Saffron Type System

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The Saffron Type System is a system for rendering high-quality scalable type on digital displays. It was developed by Mitsubishi Electric Research Laboratories, and is built on a core of adaptively-sampled distance field (ADF) technology. Saffron has been licensed to Adobe and is shipping in all Flash-based products, including Adobe Flash CS3 and CS4, and Adobe Flash Player.

Principles[edit]

Antialiasing[edit]

Saffron performs anti-aliasing by first computing an explicit or implicit adaptively-sampled distance field (ADF)[1] and then mapping distance values to densities. This renders beautiful curves, captures small details, and preserves the nuances of the original font design. Although only one distance sample is needed per pixel to achieve high-quality results, the program can use up to 3 samples per pixel to optimize image quality for LCD displays. The computation of a distance sample requires only linear interpolation and can be updated incrementally from pixel to pixel, thereby making the rendering process simple and efficient.

Explicit and implicit ADFs[edit]

Saffron supports two types of ADFs for representing glyphs: explicit ADFs and implicit ADFs. A compile time flag controls the selection of which ADF type to use throughout the system.

Explicit ADF generation uses top-down spatial subdivision to generate a spatial hierarchy of explicit ADF cells, where each explicit ADF cell contains a set of sampled distance values and a reconstruction method; explicit ADF rendering reconstructs the distance field within each explicit ADF cell using its reconstruction method and then maps the reconstructed distances to density values.

In contrast, implicit ADF cells are not generated initially, but are generated on-demand during rendering. More specifically, implicit ADF generation preprocesses an ADFPath (which represents a glyph); it generates implicit ADF cells from the preprocessed ADFPath and renders each implicit ADF cell by first, reconstructing the distance field within the implicit ADF cell using its reconstruction method and, second, mapping the reconstructed distances to density values.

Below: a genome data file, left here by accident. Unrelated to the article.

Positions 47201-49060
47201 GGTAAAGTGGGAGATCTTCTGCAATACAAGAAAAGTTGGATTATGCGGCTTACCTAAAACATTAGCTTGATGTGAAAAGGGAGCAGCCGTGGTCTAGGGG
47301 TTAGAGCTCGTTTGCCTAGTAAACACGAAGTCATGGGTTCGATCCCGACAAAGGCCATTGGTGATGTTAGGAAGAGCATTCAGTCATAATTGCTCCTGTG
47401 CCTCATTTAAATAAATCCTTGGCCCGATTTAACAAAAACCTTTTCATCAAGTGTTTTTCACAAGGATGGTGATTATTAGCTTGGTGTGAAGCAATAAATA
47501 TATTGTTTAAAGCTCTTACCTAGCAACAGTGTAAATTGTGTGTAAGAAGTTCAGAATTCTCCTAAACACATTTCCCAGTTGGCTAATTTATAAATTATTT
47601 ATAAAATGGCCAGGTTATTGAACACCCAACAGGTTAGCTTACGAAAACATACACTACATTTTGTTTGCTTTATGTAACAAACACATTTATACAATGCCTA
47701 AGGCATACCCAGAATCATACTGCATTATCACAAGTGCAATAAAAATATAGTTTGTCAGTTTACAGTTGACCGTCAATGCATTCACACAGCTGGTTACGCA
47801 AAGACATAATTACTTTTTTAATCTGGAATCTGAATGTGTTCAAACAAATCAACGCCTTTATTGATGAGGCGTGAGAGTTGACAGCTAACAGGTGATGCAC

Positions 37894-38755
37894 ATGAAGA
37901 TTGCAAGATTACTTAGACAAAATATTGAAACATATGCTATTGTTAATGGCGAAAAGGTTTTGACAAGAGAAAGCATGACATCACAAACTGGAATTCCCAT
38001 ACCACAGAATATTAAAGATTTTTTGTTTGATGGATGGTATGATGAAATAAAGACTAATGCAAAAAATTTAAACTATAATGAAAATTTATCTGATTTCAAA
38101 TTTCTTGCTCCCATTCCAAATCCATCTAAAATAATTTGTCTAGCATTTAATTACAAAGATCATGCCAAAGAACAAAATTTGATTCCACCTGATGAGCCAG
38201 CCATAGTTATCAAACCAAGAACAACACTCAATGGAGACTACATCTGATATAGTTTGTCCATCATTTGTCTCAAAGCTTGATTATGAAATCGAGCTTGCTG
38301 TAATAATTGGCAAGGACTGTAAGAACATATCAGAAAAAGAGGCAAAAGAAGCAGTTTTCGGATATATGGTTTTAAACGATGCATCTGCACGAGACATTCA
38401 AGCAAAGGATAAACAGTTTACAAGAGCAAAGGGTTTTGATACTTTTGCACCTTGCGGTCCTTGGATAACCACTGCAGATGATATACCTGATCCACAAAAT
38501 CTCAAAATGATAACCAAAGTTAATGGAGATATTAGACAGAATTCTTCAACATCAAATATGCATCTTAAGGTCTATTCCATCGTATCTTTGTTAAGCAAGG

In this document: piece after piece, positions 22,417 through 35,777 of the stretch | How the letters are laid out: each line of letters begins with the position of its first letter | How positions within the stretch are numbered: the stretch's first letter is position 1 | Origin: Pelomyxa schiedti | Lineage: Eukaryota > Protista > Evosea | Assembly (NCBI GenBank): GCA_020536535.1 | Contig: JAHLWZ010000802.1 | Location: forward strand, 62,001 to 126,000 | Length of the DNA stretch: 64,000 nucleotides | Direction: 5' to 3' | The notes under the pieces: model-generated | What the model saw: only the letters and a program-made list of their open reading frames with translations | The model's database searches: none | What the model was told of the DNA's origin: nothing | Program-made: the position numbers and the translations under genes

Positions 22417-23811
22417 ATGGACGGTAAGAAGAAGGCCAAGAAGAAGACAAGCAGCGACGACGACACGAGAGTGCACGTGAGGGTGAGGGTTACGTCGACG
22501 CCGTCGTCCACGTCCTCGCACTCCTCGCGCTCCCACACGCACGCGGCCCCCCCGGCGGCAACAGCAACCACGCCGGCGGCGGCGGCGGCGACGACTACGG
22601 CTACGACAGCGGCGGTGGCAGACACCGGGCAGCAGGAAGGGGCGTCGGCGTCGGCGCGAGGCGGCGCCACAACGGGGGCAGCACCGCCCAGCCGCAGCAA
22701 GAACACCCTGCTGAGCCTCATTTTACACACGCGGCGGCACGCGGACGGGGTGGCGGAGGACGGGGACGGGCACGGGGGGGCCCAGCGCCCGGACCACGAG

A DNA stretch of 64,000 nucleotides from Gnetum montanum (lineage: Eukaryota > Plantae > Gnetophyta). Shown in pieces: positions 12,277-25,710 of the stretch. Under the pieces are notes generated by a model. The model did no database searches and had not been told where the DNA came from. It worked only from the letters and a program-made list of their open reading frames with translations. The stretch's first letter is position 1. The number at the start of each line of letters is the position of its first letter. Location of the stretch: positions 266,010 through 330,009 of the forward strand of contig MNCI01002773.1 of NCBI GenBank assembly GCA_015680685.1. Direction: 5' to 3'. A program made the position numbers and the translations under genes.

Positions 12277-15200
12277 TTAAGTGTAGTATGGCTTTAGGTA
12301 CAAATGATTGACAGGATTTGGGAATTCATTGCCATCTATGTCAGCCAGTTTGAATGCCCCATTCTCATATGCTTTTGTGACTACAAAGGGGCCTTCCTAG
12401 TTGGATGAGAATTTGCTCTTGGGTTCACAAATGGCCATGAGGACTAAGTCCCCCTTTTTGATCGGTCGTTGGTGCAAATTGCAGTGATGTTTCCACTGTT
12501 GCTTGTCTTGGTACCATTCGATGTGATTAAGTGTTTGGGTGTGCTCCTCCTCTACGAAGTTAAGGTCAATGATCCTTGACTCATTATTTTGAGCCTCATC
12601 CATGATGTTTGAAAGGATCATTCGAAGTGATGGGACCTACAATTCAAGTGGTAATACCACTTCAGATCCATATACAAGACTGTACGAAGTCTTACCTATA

Specific features[edit]

Math modes[edit]

The Saffron library offers both floating-point and fixed-point implementations of the renderer with identical image quality. The fixed-point implementation is ideal for embedded systems and mobile devices, which often lack floating-point hardware.

Glyph formats[edit]

The program supports traditional outline-based fonts, uniform-width stroke-based fonts, and Stylized Stroke Fonts (SSFs). Stroke-based fonts are useful for memory-constrained applications (e.g., embedded systems) because they occupy a much smaller footprint than outline-based fonts and are also faster to render. For example, outline-based fonts containing the GB2312 character set often require well over 3 MB of storage, whereas the same character set can be represented compactly in a stroke-based font with only 250 KB.

Stylized stroke fonts[edit]

Outline-based Asian fonts often require 5 to 15 MB of storage, which is problematic for memory-constrained devices such as cell phones. In contrast, uniform-width stroke-based fonts (USFs) require significantly less storage — for example, the GB2312 character set can be represented compactly with only 250 KB. However, since each stroke has a uniform width, USFs lack the expressiveness and the cultural acceptance of their outline-based counterparts. Saffron supports an improved representation for stroke-based fonts called Stylized Stroke Fonts (SSFs) which provide the expressiveness of traditional outline-based fonts and the small memory footprint of USFs. For details, see “An Improved Representation for Stroke-based Fonts”, SIGGRAPH 2006 Conference Abstracts and Applications, Elena J. Jakubiak, Ronald N. Perry, and Sarah F. Frisken.

Grid fitting[edit]